Restoring the Gulf

See our most recent Gulf Coast Comments

Read Laura Bush's speech in support of sanctuaries in the Gulf

One reason marine sanctuaries are such a valuable tool is they involve the community in their designations and management. However, under current law citizens have no meaningful way to propose new national marine sanctuaries. NMSF is working hard to change that.

Current legislation includes restrictions that make new national marine sanctuaries virtually impossible to establish because of unworkable funding constraints. This de facto moratorium holds regardless of an area's need or desire, leaving communities with fewer ways to resolve ocean problems. Lacking options, they make wide no-fishing or no-drilling zones, frustrating industry, or they take no action at all, frustrating conservationists. Public input is ignored as a cycle of costly repair continues instead of preservation . Worst of all, this restriction is not a temporary budget constraint, but rather a cap that has already been in place for a decade. It’s time to put marine sanctuaries back on the table for discussion.

After the devastating Gulf oil spill in 2010, the National Commission on the BP Deepwater Horizon Oil Spill and Offshore Drilling agreed with our position that marine sanctuaries should be considered as one way to offset environmental damage. However, this is not an option thanks to the de facto moratorium. If the moratorium were lifted, a series of hard-bottomed areas around the Gulf, many which already have some form of limited use, could create a chain of sanctuaries where wildlife and communities could recover. The suggested space is minute – less than one fifth of a percent of the Gulf itself – but would yield positive effects throughout the region.


In Brief: NMSF’s Comments on the Preliminary Gulf of Mexico Regional Ecosystem Restoration Strategy

For more detail on these recommendations, please see our full comments to the Task Force.

Recommendation #1: Implement place-based protection for previously-identified areas meriting conservation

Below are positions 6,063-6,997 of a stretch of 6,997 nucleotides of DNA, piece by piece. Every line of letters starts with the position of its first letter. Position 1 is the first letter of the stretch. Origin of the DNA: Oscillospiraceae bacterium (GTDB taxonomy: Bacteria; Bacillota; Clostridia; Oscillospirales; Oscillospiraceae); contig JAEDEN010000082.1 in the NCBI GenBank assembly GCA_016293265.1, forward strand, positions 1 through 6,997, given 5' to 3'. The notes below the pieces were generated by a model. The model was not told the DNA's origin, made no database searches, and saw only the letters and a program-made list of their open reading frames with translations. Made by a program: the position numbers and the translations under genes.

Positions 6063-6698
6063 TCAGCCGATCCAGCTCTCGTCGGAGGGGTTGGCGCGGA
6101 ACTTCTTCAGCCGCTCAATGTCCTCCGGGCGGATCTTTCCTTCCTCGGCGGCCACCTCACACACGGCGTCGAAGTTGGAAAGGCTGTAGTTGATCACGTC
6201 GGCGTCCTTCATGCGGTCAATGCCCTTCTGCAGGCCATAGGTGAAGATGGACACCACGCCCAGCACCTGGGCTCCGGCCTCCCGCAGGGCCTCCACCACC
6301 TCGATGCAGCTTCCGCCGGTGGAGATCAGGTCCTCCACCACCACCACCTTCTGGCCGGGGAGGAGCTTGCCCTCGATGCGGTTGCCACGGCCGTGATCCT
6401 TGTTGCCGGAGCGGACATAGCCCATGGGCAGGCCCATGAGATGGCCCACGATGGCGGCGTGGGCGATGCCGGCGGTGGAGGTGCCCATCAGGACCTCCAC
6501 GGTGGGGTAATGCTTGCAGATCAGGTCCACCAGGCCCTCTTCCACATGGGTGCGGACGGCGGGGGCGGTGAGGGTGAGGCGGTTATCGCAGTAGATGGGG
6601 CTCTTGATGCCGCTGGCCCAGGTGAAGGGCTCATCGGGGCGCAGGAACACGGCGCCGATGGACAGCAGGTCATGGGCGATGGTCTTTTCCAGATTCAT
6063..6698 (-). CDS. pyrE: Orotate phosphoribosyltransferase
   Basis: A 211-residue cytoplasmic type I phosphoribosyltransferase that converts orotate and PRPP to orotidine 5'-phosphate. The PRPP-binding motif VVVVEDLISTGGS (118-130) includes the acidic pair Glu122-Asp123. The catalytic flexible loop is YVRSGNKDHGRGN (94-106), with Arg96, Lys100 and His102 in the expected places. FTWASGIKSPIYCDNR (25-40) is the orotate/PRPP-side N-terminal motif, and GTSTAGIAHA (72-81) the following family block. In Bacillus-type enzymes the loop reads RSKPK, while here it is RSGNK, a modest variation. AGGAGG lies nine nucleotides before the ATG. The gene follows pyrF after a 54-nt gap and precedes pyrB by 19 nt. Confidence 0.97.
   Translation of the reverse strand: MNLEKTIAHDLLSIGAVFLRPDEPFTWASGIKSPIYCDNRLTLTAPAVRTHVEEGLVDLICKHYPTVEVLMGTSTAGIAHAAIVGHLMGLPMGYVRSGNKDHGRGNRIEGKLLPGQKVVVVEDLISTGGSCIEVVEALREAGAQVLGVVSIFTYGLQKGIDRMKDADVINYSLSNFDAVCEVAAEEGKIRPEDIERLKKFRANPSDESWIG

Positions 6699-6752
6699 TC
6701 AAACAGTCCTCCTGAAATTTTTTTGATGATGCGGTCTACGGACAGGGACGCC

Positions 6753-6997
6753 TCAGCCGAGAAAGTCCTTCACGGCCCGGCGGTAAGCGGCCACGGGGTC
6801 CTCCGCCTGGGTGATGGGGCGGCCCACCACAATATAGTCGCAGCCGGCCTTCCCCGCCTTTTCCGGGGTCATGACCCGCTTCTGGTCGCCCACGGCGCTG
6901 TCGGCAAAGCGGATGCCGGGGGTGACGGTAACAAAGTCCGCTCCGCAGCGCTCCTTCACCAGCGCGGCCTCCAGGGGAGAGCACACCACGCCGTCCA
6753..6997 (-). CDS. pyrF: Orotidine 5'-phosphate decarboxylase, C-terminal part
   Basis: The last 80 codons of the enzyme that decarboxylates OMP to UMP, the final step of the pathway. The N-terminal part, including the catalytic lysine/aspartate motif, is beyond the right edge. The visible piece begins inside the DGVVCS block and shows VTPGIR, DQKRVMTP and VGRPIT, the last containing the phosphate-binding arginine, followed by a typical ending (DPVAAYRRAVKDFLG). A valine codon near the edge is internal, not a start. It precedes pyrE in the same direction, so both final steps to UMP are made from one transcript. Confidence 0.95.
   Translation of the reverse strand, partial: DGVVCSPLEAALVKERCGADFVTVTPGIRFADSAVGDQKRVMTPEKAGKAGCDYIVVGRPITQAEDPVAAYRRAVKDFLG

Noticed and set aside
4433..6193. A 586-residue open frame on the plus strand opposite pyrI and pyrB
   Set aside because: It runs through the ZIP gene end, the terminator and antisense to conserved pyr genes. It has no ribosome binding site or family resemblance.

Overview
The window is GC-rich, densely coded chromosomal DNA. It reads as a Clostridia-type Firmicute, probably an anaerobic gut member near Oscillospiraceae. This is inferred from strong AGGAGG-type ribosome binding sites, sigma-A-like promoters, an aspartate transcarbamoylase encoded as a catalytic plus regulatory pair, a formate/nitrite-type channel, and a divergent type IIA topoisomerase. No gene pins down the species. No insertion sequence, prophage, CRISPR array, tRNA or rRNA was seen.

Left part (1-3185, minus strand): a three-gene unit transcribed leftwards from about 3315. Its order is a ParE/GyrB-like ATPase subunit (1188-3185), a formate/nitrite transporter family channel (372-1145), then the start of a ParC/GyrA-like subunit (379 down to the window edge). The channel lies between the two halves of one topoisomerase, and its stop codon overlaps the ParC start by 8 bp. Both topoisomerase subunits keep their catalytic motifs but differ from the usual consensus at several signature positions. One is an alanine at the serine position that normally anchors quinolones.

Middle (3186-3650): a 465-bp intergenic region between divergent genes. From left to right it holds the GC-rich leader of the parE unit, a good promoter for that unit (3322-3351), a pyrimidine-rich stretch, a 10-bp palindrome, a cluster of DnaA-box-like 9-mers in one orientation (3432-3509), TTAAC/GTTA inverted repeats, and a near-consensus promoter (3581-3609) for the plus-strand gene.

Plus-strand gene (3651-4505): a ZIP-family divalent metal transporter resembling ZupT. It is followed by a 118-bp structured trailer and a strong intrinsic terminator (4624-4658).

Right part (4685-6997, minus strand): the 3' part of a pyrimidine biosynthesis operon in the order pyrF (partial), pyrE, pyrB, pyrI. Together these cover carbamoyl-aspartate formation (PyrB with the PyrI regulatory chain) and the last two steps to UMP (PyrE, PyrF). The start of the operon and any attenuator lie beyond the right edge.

Although many areas of our ocean remain unexplored, the Gulf of Mexico is one of the best-studied marine ecosystems on the planet. Locations of many of the Gulf’s ecologically significant, hard-bottom structures have been known for almost 30 years, and specific candidates for offshore conservation and protection have been clearly identified by the Task Force itself: the Florida and Texas Snapper Banks, the Alabama Pinnacles, the Alabama Alps, the Florida Middle Grounds and Pulley Ridge, and the Texas and Louisiana Flower Garden Banks are listed in the preliminary report as significant offshore sites essential to the Gulf’s productivity and resilience.

It is counterintuitive for the Task Force to identify candidate areas directly while simultaneously recommending a resource-intensive mapping and exploration enterprise that could take years to complete. The preliminary report makes clear that candidate locations for offshore conservation and protection, including coral reefs and oyster reefs, have already been identified, and sufficient science is available today to support the implementation of place-based protection at those sites. A comprehensive analysis is not necessary to identify candidate locations for offshore protection in the Gulf of Mexico – many are already well-known to scientists, fishermen, and state and federal authorities.